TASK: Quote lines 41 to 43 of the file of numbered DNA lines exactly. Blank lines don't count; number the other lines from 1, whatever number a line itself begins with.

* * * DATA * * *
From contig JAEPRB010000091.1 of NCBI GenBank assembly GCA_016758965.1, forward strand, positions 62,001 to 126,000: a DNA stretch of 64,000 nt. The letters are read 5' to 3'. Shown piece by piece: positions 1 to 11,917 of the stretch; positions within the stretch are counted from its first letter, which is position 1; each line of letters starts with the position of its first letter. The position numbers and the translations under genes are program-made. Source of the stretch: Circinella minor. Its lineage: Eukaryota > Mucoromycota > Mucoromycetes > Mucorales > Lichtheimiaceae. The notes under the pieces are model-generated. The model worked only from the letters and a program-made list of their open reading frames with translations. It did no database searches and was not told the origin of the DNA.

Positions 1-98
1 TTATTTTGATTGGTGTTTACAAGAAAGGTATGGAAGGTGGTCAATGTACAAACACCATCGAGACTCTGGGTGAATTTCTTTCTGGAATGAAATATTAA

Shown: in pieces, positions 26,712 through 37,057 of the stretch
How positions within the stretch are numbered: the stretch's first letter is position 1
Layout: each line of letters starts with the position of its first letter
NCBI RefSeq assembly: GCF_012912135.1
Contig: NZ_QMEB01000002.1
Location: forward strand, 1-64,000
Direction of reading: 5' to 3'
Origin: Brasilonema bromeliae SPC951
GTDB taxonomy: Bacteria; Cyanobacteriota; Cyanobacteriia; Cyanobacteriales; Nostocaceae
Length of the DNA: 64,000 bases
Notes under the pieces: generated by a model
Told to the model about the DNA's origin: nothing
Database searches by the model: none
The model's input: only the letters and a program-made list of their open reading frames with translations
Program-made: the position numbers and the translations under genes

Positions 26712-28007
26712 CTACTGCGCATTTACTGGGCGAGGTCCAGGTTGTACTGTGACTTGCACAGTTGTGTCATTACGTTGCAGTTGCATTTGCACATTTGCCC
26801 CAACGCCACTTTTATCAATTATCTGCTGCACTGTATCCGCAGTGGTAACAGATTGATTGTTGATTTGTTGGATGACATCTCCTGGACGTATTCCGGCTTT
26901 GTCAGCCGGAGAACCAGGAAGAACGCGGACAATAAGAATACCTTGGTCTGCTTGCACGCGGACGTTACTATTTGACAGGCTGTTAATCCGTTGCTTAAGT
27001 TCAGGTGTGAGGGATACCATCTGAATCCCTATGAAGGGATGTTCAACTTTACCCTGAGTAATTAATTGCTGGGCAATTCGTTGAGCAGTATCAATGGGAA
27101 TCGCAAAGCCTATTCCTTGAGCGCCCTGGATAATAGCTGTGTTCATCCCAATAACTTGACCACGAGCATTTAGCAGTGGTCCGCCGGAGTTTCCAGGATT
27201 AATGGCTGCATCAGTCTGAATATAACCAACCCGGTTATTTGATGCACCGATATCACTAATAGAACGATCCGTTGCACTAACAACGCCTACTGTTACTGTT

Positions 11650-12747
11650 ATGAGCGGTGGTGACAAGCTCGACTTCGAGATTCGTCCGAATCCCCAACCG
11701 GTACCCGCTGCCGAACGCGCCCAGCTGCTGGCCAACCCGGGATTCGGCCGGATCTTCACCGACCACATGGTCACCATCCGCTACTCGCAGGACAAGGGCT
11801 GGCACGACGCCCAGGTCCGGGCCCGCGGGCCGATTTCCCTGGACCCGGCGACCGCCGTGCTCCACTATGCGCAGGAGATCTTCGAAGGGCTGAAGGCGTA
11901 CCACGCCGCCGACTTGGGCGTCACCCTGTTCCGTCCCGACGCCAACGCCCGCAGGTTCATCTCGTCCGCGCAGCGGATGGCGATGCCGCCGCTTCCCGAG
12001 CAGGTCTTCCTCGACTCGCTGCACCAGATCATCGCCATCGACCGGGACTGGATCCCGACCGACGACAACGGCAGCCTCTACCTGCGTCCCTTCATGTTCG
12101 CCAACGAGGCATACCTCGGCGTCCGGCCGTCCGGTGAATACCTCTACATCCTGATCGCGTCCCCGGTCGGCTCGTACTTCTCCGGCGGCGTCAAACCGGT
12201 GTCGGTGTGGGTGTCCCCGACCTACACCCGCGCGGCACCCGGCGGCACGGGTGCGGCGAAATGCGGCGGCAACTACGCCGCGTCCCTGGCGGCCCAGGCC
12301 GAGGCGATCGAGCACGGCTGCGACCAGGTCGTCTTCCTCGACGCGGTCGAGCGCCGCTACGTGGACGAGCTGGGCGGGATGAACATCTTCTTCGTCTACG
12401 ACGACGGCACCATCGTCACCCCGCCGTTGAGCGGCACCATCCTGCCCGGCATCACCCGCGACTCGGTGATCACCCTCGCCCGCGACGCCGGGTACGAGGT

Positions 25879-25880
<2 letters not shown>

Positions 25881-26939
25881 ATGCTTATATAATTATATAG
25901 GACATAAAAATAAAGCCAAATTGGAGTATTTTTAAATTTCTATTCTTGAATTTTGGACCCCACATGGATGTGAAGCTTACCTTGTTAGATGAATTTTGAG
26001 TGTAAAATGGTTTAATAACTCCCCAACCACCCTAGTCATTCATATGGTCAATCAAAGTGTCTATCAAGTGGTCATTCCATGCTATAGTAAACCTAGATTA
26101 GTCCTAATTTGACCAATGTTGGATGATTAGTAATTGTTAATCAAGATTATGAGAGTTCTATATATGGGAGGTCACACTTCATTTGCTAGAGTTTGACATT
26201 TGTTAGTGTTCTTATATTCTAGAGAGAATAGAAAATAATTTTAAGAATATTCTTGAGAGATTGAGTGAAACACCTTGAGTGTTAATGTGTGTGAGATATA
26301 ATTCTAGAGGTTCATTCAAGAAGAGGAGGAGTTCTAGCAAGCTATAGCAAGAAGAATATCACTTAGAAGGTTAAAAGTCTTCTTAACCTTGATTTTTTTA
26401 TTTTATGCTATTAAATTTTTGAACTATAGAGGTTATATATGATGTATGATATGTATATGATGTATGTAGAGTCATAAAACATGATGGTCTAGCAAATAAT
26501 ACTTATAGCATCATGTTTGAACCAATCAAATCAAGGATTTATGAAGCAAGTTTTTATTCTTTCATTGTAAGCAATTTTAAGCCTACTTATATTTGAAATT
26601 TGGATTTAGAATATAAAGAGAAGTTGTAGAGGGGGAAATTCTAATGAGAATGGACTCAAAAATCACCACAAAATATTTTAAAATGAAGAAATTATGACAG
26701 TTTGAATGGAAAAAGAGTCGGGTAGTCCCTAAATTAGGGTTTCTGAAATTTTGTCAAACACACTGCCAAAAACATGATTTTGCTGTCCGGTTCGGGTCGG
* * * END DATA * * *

26001 TGTAAAATGGTTTAATAACTCCCCAACCACCCTAGTCATTCATATGGTCAATCAAAGTGTCTATCAAGTGGTCATTCCATGCTATAGTAAACCTAGATTA
26101 GTCCTAATTTGACCAATGTTGGATGATTAGTAATTGTTAATCAAGATTATGAGAGTTCTATATATGGGAGGTCACACTTCATTTGCTAGAGTTTGACATT
26201 TGTTAGTGTTCTTATATTCTAGAGAGAATAGAAAATAATTTTAAGAATATTCTTGAGAGATTGAGTGAAACACCTTGAGTGTTAATGTGTGTGAGATATA